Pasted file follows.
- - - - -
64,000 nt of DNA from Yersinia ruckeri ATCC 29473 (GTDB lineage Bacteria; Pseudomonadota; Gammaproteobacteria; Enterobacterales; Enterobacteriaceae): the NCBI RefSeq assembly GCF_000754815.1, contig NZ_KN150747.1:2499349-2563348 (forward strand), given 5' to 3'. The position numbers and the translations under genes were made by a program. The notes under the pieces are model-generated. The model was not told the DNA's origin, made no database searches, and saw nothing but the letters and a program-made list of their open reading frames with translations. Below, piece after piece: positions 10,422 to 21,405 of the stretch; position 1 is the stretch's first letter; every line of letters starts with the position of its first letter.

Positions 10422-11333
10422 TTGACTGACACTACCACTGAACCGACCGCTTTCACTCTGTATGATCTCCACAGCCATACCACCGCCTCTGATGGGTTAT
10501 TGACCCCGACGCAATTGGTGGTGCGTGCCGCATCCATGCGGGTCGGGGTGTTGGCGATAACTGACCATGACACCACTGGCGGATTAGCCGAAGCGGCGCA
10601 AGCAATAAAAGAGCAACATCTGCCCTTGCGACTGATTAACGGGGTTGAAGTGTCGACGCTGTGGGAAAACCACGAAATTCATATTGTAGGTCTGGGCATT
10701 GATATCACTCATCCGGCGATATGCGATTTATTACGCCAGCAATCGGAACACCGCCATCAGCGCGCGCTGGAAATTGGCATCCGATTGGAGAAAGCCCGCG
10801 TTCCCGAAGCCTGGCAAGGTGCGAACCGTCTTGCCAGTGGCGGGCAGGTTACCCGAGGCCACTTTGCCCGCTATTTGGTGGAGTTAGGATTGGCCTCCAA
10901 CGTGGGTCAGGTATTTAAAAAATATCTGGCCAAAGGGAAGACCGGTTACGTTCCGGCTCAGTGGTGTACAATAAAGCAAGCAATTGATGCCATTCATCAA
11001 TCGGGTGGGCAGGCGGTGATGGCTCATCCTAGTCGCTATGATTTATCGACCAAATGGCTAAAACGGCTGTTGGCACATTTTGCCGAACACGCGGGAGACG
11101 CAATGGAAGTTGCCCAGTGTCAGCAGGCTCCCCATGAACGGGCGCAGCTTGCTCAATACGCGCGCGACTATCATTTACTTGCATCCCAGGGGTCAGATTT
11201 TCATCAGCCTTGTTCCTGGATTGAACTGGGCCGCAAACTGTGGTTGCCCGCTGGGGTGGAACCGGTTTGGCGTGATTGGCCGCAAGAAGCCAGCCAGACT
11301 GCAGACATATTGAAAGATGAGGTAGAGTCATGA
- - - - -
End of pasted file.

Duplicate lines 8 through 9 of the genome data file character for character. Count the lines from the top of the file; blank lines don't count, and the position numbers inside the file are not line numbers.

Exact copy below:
10901 CGTGGGTCAGGTATTTAAAAAATATCTGGCCAAAGGGAAGACCGGTTACGTTCCGGCTCAGTGGTGTACAATAAAGCAAGCAATTGATGCCATTCATCAA
11001 TCGGGTGGGCAGGCGGTGATGGCTCATCCTAGTCGCTATGATTTATCGACCAAATGGCTAAAACGGCTGTTGGCACATTTTGCCGAACACGCGGGAGACG